9 million bicycles, but what about the cars in Beijing?

Forget the fact of there being "9 million bicycles in Beijing, that's not a fact. Indeed, motor vehicle traffic is fast becoming a big problem that has led to unsustainable pollution and draconian rules in some parts of the city. Now, Nan Ji of the Hebei United University in China and colleagues have developed an algorithm to help traffic planners optimize the flow of traffic across roundabouts.

Writing in the International Journal of Innovative Computing and Applications, Ji and colleagues at the Tangshan Tanggang Expressway Management Office and Tian Jin Polytechnic University explain how their models flow and figures out the largest traffic capacity through. The approach can compare the effects of using traffic signals in different modes or having such traffic controls disabled altogether. The system can also apply diversionary tactics to allow traffic to be channeled away from a particular roundabout at heavily congested times if possible.

In most cities, chronic and gridlock impede the flow of vehicles, wasting drivers' times and costing billions of dollars directly and indirectly as well as generating a sooty and smoggy carbon tracks across many. The roundabout was first posited as a way to smooth at the beginning of the twentieth century when there were many orders of magnitude fewer vehicles on the roads. Nevertheless, roundabouts with traffic signals to further control and prioritize traffic are being seen as the better option to conventional "crossroads" type intersections between stretches of road.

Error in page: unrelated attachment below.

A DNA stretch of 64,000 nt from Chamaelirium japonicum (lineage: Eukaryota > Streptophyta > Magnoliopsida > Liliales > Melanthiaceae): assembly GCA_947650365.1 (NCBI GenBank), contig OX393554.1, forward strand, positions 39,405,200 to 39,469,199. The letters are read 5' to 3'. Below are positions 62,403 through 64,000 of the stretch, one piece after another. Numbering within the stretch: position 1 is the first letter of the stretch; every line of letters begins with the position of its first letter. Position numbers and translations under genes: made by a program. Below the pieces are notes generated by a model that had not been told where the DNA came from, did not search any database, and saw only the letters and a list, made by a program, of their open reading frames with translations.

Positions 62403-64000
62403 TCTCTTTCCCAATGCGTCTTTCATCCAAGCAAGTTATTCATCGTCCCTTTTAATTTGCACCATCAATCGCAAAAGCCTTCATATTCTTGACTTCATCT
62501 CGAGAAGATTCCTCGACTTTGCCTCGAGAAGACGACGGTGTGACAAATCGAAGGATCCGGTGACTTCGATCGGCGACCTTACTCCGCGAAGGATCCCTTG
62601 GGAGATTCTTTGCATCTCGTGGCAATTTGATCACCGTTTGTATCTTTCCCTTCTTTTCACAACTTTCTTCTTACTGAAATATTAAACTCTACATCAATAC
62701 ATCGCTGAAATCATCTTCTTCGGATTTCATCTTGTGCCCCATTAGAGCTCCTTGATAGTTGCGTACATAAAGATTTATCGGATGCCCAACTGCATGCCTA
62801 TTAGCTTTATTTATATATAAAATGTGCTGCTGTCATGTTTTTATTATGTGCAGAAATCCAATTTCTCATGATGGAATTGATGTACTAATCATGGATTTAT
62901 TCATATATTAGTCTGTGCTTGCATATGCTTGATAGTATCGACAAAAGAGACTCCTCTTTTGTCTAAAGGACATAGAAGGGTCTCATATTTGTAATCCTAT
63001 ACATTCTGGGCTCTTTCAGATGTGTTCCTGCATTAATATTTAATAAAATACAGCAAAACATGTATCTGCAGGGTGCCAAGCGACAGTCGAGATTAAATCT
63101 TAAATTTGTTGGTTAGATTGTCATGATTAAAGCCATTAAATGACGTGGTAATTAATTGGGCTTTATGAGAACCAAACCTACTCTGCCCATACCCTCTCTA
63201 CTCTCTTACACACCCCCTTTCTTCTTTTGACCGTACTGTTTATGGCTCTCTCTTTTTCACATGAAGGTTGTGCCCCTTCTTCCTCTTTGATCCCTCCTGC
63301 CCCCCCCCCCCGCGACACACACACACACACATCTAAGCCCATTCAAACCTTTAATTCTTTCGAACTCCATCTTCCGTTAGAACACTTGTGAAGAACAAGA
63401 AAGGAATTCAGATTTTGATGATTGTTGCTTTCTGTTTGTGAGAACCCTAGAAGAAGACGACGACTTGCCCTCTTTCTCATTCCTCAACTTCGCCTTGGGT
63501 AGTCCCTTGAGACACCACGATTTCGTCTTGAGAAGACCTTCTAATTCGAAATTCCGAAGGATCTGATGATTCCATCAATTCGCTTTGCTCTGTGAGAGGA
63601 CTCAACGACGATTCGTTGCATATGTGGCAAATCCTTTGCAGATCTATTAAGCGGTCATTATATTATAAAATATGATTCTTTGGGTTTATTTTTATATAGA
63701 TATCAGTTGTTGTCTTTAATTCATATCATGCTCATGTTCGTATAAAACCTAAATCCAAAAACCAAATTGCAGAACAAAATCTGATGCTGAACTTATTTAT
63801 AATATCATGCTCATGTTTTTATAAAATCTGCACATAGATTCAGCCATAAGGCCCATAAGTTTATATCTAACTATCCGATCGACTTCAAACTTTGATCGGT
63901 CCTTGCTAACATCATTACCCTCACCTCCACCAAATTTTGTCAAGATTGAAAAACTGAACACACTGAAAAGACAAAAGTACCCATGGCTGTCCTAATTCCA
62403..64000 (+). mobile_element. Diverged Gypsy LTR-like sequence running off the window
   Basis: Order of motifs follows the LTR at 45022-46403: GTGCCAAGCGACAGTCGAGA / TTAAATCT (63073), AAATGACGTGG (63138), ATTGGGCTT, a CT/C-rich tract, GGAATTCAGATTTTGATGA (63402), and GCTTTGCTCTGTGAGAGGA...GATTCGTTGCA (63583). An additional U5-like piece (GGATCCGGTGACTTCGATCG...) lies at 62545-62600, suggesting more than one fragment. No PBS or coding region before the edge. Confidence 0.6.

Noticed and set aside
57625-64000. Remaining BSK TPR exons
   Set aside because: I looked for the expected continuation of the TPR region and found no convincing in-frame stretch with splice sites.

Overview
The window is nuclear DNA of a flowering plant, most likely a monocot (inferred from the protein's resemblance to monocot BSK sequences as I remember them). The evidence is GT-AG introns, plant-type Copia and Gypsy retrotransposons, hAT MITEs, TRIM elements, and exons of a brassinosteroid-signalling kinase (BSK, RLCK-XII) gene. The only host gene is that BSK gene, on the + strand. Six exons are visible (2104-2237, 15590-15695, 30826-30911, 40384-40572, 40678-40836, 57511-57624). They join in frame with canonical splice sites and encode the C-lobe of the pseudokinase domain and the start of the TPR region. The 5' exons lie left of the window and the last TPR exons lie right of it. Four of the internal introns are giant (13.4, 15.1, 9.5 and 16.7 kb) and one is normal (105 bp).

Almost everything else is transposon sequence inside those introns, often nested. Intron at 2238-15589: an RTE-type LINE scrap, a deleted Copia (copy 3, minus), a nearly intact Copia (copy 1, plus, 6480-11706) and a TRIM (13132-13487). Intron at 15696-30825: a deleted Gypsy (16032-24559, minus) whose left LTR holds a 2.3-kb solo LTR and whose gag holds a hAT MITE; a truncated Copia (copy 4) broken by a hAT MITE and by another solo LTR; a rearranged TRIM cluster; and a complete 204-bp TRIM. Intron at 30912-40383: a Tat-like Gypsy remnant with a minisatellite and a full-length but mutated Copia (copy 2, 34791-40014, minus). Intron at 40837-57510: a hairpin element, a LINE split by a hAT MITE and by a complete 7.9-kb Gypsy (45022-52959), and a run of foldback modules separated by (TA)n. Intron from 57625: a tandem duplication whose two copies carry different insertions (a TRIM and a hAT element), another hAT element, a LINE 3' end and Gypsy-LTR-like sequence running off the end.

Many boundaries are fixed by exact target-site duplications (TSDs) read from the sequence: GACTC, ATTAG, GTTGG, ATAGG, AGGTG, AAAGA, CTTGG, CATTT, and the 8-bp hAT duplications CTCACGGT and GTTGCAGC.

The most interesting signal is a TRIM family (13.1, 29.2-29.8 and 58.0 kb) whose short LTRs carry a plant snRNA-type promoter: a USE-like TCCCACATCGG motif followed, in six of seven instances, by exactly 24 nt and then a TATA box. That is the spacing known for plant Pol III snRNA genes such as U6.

The team has considered three critical points in order to find a way to optimize roundabout implementation. They have looked at how to judge what controls might be needed with respect to traffic volume. They have looked at how delays at each entry and exit point on a roundabout might be balanced for the smoothest flow. They have also looked at how controlled flow compares with roundabouts with no traffic signals.

In testing the algorithm on a simulated roundabout in Beijing, and ignoring any number of bicycles, the team has found that they can reduce delays to just 11 seconds at the roundabouts' entry point with judicious timing of traffic signals.

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More information: "Mathematical model for designing the traffic circle control" in Int. J. Innovative Computing and Applications, 2012, 4, 58-66.
Citation: 9 million bicycles, but what about the cars in Beijing? (2012, March 27) retrieved 25 November 2020 from https://phys.org/news/2012-03-million-bicycles-cars-beijing.html
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